What Works: Safe and Supportive School Environments
The Centers for Disease Control and Prevention’s Division of Adolescent and School Health (DASH) has established an evidence-based approach schools can implement to help prevent HIV, STDs, and unintended pregnancy among adolescents. It includes quality health education, systems that connect students to health services, and safer and more supportive school environments. This info brief focuses on how schools can promote safe and supportive environments by improving students’ connections to schools and increasing the support they receive from parents.
Creating safe and supportive environments (SSE) emphasizes aspects of the school environment that encourage students to be more engaged in their school life and feel connected to important adults at school and at home. Connecting students to their schools and families is an important protective factor that can reduce students’ risk for human immunodeficiency virus (HIV), sexually transmitted diseases (STDs), and unintended pregnancy. Protective factors such as feeling connected, help reduce high-risk substance use* and mental health issues, and help keep students from committing or being victims of violence. These are behaviors and experiences that are associated with sexual risk and poor academic outcomes.
School environments that are safe and supportive are successful at connecting adolescents to a network of caring peers and adults, including parents, other primary caregivers, and teachers. Promoting SSE can be particularly helpful for lesbian, gay, bisexual, transgender, and questioning (LGBTQ) youth, who are more likely to be bullied at school and may lack family support at home.
Strengthening school and family environments can have substantial and long-term impacts for students. These environments create an important foundation for the other strategies in DASH’s approach—sexual health education and sexual health services—to be more effective.
Reinforcing positive behavior through praise and establishing rules, routines, and expectations are classroom management techniques that promote higher levels of school connectedness.
Schools, families, and communities should work together to build a safe environment for youth at school and at home. Activities to improve school environments should aim to promote three protective factors:
- School connectedness, which is the belief held by students that adults and peers in the school care about their learning and about them as individuals
- Parental monitoring,which refers to parental knowledge of adolescents’ companions, whereabouts, and activities, as well as enforcement of rules, particularly about friends and dating
- Parent-adolescent communication, both generally and specifically about sex.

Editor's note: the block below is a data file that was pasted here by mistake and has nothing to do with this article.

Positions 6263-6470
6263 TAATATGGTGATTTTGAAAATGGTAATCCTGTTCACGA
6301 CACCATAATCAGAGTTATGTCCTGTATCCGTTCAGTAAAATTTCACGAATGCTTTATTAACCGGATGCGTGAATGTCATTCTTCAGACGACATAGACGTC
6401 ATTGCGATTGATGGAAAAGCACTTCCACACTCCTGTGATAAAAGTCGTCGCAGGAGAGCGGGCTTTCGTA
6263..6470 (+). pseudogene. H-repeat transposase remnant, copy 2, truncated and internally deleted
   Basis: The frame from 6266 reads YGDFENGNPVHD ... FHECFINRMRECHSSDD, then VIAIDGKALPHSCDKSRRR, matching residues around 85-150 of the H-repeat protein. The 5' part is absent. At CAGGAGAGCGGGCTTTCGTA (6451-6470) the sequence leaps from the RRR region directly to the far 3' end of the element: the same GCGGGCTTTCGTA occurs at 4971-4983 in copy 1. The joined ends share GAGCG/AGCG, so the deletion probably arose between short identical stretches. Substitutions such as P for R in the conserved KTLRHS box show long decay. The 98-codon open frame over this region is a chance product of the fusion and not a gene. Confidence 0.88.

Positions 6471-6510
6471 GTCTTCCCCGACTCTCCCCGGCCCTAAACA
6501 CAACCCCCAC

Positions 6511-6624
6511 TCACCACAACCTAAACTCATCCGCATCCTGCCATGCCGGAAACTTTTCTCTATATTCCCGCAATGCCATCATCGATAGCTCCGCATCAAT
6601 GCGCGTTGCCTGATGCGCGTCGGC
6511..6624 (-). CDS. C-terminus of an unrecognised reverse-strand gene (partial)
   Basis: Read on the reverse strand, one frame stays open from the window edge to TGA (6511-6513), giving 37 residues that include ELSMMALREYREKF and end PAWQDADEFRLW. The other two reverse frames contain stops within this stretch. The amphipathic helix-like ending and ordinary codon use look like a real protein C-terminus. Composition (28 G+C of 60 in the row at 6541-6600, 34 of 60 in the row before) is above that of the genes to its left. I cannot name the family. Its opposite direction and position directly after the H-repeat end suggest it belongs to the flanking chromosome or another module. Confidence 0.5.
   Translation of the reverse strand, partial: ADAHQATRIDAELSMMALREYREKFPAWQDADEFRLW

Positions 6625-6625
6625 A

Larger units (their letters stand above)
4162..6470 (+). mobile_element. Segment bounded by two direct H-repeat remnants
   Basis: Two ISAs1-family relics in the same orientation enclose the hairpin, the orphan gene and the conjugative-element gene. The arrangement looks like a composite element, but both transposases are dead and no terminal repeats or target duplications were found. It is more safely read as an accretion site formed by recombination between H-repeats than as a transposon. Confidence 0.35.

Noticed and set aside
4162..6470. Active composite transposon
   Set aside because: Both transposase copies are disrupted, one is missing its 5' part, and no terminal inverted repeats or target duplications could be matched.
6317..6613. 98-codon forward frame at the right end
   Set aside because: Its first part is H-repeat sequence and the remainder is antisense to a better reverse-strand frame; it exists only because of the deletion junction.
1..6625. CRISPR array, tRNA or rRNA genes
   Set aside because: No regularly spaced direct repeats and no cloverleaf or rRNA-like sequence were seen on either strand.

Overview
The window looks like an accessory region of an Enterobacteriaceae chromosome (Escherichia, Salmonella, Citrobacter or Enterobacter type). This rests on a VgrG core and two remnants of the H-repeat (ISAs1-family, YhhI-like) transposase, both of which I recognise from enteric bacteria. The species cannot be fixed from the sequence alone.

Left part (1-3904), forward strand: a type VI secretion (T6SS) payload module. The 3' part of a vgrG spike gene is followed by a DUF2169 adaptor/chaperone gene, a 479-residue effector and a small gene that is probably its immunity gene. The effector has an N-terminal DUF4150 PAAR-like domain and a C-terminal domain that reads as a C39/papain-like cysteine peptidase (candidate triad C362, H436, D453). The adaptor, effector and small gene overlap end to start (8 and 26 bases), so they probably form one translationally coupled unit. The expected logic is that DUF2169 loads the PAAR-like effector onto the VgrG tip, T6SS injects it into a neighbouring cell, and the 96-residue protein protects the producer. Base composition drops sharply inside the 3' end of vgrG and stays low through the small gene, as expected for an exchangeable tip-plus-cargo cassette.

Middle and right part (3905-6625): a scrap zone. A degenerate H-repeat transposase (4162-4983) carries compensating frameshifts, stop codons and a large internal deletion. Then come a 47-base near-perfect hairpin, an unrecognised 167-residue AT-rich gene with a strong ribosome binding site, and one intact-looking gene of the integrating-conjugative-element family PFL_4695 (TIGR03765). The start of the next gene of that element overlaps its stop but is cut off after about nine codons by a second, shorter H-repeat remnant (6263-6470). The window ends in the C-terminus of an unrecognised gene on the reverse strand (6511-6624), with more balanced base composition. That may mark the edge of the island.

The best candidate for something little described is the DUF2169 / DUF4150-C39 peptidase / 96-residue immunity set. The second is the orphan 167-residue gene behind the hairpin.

Studies show that protective factors like providing SSE can reduce health risk behaviors related to HIV and STDs in adolescents, such as, encouraging condom use and delaying sexual initiation, as well as lowering the likelihood of substance use, violence, suicidal thoughts or attempts, and pregnancy. Adolescent connections to family and school during middle school and high school are also related to numerous positive outcomes in adulthood, including:
- Fewer sexual partners and STD diagnoses
- Reduced emotional distress and suicidal ideation
- Lower likelihood of being a victim of or committing violence
- Less prescription drug use
- Higher likelihood of attending and graduating from college.
Schools can promote safe and supportive environments by:
- Providing professional development for teachers, including those who teach sexual health education, on classroom management techniques
- Providing professional development for all school staff on policies and practices that support all youth, including LGBTQ youth
- Implementing school-based positive youth development programs, including mentorship or service learning programs, or connecting students to these types of programs in their community
- Establishing and enhancing student-led clubs that support LGBTQ youth
- Sharing information and resources with parents or other primary caregivers about positive parenting practices, including how to talk with adolescents, specially about sex.
When communicating with parents, find the best method (e.g., emails, letters, online portals) that suits the community. Find out whether materials need to be translated into other languages.
Creating safe and supportive environments is particularly important for LGBTQ students. There are more schools across states with a gay-straight alliance (GSA)—up from 23% in 2008 to 40% in 2018.
- CDC. PS18-1807 Program Guidance: Guidance for school-based HIV/STD prevention (component 2) recipients of PS18-1807. Atlanta, GA: U.S. Department of Health and Human Services; 2019.
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